Yanis Varoufakis warns that anti-immigrant rhetoric is being used to distract from austerity

The former Greek finance minister has backed Britain remaining in the EU

Jon Stone@joncstone
Saturday 28 May 2016 13:50
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Yanis Varoufakis
Yanis Varoufakis

The anti-immigration tactics being used by the Leave campaign in the EU referendum amount to a “divide and rule trick”, Yanis Varoufakis has said.

The former Greek finance minister – who faced down EU institutions in his previous job negotiating with the Troika – said the British establishment was trying to use fear of immigrants to distract from the effects of austerity.

“Lest we forget: turning the native poor against migrant labour is a variant of the old divide and rule trick that the British establishment honed ages ago to dominate the empire,” he said.

“Today the establishment uses the same trick to dominate the domestic natives to hide austerity’s effects and to defect anger towards the ‘other’ – the migrant, the foreigner.”

The warning comes as the Leave campaign ramps up its anti-immigration rhetoric in a bid to deliver victory in next month's referendum.

Boris Johnson this week said the only way migration could be reduced was by leaving the EU, branding his own party's policy on the issue at the last election 'cynical'.

Organisers of the Leave campaign have previously been reticent to focus on immigration because they fear focusing on the issue could alienate the swing voters needed to win.

With phone polls showing the Remain campaign with a significant lead, however, a change of course has been noticable in recent days.

Boris Johnson said last week the only way to reduce immigration was to leave the EU 

Mr Varoufakis made his comments at the UK launch of his new project calling for more democracy in the EU, DiEM25 (Democracy in Europe Movement 2025).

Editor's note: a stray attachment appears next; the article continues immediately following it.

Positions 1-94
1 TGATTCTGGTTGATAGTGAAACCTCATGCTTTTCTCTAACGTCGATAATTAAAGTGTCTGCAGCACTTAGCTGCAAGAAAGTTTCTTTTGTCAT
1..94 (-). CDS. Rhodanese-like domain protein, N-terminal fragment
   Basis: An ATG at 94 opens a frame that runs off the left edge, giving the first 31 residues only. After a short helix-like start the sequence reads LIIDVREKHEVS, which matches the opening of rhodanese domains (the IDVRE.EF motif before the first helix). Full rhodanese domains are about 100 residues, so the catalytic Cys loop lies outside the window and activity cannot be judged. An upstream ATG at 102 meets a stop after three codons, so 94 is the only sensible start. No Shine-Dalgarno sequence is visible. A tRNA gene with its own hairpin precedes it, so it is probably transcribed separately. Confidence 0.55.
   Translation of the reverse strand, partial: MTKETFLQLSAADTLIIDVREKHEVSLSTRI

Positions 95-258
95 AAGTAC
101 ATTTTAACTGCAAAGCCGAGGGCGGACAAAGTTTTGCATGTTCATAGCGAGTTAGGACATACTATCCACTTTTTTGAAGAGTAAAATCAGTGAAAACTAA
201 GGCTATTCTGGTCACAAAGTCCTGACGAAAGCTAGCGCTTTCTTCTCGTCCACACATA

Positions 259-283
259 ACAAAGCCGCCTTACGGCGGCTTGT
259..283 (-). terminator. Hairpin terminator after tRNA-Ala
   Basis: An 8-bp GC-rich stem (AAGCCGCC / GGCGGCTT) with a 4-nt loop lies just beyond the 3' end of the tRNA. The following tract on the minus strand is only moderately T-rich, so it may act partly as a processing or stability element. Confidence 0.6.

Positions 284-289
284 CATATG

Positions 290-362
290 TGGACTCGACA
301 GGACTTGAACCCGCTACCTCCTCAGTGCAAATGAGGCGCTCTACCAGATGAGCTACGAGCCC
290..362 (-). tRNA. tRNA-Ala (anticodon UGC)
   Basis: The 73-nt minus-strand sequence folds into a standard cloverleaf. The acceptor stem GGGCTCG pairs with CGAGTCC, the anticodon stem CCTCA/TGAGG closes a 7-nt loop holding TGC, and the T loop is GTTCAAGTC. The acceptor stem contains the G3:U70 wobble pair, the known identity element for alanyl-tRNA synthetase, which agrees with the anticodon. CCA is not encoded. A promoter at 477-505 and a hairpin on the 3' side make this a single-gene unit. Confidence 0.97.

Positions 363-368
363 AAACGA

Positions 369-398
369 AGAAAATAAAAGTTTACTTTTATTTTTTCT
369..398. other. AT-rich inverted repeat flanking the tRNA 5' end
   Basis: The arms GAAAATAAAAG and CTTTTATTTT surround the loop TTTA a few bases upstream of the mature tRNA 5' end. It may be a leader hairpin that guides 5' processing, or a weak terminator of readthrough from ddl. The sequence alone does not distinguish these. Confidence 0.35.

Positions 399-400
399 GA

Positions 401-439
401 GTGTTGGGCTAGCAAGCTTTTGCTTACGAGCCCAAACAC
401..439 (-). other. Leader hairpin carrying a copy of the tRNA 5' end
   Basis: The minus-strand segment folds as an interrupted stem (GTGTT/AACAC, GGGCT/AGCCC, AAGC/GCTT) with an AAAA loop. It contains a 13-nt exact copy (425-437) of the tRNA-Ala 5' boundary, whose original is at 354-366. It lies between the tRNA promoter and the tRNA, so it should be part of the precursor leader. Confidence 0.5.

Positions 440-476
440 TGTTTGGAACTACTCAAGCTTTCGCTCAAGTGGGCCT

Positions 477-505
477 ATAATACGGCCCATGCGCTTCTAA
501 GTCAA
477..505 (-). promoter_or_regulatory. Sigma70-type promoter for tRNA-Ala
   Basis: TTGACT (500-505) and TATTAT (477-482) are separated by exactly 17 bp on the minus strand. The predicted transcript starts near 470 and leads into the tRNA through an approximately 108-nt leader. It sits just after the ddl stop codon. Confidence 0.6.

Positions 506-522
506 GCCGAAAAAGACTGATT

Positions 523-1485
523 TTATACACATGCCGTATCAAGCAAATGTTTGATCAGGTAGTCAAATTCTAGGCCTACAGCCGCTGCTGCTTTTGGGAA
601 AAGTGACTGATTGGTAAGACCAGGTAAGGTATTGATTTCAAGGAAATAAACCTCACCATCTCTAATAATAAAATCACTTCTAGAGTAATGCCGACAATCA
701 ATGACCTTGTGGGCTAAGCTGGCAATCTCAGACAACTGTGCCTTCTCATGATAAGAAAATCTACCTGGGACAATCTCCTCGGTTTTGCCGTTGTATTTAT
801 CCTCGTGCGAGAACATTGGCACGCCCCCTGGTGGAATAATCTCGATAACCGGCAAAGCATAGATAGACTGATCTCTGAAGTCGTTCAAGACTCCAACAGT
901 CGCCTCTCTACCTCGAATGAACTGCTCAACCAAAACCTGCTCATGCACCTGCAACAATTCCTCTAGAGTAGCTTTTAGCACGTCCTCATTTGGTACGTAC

He explained that though he had himself come to blows with the EU institutions in his previous job, he supported Britain remaining a member of the EU because he feared what its disintegration would herald.

“Will the European Union’s disintegration cause progressive democrats to rise across Europe?” he asked rhetorically.

“To empower their parliaments, to usher in the forces of light and hope, and to usher in the harmonious cooperation between Europeans? Not likely.”

Mr Varoufakis also lamented the state of the current EU referendum debate, warning that as an economist he believed “the statistics on both sides are not worth the paper they’re written on”.

Last September the former Syriza MP warned that in turn, austerity itself was cover for class war against the poorest in society.

Mr Varoufakis, a former professor of economics, came to prominence during the Greek sovereign debt crisis when he led Greece’s negotiating team seeking a resolution with its international creditors.

On Saturday he described this episode, with resulted in almost no concessions to Greece, as a “complete failure” on his part.

The EU in-out referendum will take place on 23 June.

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